Don’t Play the Tourist: It’s often very easy for the petty thief or conman to spot the tourist. They’re the ones who are walking around the city with a cellphone in front of them, using a map app. Of course, a map app is an important way for getting around town, but use it carefully. For example, if you have a destination set on your map, keep it in your pocket and only check if you’re going in the right direction periodically. It’s nice to stop off for a coffee or a juice when you’re sightseeing, so use these opportunities to check the map, while sitting down at a table, off the street. The petty criminals of the street rarely venture into local bars, cafes, and restaurants to commit crimes, so it is a more discreet way to check your whereabouts than flashing your new phone in the street.
Act Low-Key: Of course, no one thinks you’re going to skip down the street singing “Yankee Doodle Dandy” or “God save the Queen,” but try to mingle under the radar and not be easily identifiable as a tourist. Social areas can be quite loud, but a U.S., British, or Australian accents can stand out in the busy markets and malls. If you’re new to the country, a combination of a loud foreign accent and a natural unfamiliarity with local customs, can identify you to local criminals. Blend in and try to pick up a few phrases such as No, lo siento (no, sorry) which you can use when approached for a spare dollar. You can dress down, too and avoid wearing luxury designer labels or expensive watches and jewelry if you are walking downtown. . An English resident of Costa Rica told me, “When I first arrived, I was an easy target. I was always looking at street signs, shop signs, checking my phrase book, speaking loudly in English, and wearing brand new Levis and Nikes. So, on every street, I’d be approached asking for a dollar here and there. It took me a while to figure out it was the same gang following me around. The dollars soon added up. After a few months, they left me alone because they knew they’d get nothing as I wasn’t acting like the foreigner abroad.” There is some great night life in Costa Rica, and I recommend you take full advantage of it. However, after dark, take extra precautions. Have an idea where you’re going and, once out, limit visits to reduce the opportunity for muggings or robberies.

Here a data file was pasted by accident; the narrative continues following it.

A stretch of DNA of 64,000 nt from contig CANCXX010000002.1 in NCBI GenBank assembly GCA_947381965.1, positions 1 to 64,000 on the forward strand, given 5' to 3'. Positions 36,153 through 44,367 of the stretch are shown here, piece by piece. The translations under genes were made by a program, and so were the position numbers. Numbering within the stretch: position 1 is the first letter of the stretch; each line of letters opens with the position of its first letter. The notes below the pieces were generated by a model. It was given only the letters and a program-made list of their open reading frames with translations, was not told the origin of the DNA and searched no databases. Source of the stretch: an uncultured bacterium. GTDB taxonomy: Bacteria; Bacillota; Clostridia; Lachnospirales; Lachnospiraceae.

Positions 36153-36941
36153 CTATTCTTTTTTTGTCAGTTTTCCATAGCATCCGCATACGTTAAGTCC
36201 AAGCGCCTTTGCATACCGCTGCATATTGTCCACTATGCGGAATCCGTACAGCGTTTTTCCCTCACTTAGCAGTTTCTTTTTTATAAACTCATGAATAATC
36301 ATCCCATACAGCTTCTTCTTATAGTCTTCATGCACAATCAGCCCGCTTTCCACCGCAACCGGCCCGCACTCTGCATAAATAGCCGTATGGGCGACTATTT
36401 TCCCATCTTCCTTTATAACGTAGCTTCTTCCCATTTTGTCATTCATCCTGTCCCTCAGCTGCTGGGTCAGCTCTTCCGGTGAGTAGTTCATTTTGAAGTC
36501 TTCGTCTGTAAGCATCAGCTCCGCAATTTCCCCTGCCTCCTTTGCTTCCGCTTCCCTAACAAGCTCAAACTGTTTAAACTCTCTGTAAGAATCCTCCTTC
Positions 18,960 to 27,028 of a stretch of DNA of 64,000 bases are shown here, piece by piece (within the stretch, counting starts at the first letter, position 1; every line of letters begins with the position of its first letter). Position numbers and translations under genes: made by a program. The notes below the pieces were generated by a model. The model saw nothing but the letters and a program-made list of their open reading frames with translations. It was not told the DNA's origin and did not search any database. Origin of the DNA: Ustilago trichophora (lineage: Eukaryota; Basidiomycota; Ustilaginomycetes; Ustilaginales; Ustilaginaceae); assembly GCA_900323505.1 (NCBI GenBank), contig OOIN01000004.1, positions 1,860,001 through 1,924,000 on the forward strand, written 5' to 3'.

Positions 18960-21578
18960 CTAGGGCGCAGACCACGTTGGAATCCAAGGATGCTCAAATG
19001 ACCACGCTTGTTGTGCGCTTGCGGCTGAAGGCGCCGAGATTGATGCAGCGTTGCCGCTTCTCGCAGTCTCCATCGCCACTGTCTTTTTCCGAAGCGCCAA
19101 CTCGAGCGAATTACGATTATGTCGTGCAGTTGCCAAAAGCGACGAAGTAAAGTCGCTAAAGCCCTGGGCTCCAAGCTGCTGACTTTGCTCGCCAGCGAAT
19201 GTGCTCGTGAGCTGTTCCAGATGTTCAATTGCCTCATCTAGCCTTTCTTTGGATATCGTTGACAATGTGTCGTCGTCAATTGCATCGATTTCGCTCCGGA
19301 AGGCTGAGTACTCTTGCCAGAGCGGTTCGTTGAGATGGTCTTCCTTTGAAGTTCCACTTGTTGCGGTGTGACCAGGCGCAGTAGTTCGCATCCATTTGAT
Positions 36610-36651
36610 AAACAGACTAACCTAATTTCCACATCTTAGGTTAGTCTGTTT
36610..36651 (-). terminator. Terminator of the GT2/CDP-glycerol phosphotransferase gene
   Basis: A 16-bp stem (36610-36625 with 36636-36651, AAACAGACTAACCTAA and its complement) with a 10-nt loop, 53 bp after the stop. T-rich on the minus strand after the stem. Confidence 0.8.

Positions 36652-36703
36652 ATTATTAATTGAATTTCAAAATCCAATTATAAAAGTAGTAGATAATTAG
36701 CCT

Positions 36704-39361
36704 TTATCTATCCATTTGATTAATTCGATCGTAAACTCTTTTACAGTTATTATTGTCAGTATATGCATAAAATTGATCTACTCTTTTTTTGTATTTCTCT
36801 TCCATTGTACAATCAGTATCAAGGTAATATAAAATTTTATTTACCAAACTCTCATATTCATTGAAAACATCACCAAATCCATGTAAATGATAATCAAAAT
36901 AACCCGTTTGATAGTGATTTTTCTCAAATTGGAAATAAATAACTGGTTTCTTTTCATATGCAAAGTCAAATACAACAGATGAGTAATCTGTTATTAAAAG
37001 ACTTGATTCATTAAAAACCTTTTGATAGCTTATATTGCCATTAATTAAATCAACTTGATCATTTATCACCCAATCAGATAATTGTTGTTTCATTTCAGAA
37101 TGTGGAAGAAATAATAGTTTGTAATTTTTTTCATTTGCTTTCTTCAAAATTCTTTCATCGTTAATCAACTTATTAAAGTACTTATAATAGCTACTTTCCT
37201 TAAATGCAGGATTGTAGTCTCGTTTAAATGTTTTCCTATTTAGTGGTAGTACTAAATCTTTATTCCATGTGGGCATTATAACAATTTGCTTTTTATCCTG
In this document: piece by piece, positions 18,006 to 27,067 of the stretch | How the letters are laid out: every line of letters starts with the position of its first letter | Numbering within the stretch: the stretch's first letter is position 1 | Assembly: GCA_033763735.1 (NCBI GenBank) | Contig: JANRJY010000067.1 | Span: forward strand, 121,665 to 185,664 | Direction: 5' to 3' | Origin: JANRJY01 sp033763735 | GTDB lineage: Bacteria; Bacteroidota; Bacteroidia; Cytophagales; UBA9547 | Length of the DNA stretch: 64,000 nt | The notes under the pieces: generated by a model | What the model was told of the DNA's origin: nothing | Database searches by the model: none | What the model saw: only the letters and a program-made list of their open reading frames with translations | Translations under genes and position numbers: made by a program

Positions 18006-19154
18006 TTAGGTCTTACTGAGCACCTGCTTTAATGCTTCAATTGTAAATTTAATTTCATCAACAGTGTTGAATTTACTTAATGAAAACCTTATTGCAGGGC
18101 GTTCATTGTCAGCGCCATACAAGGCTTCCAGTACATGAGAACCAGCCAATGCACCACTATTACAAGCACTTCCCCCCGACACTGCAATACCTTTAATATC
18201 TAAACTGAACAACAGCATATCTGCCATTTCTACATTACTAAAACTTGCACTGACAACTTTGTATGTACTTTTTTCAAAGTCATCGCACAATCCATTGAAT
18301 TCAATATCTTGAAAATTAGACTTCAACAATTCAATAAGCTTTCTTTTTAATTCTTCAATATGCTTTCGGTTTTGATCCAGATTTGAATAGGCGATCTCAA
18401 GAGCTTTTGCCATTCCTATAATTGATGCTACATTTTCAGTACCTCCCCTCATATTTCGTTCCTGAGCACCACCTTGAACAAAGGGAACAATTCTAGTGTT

Travel Light: If you have just arrived, and are staying at a hotel or rented apartment, it is a good idea to check if they have a safe in your room or on the premises. Most do. Keep valuables in there at all times. Most hotels are respectable but, as anywhere in the world, theft occurs. Keep your passport, any travel documents, and cash in the safe, only taking with you what you need for the day. If you have more than one credit card, leave one in the safe and take one with you for when you overspend your cash budget for the day. In the unlikely event you do meet with misfortune, you will only have lost a day’s worth of cash and still have a credit/bank card to fall back on. Try to think about the impression you are giving. If a petty criminal sees you handing over a $20 or a $50, he will assume two things. The first, that because you are using foreign currency, you’re probably new in town (an easier mark than a seasoned expat). The second, he will assume that there are more dollars where that one came from. These street criminals sometimes hunt in packs, so if you’re robbed, it might not be by the one you suspected. Therefore, wherever possible, try to convert dollars to colones as soon as possible. Break them down somewhere you consider safe, perhaps where you’re staying, or in a restaurant. Don’t wait until you’re in a busy street at a market stall. If you’re withdrawing cash from a cash machine, why not take it out in colones in the first place?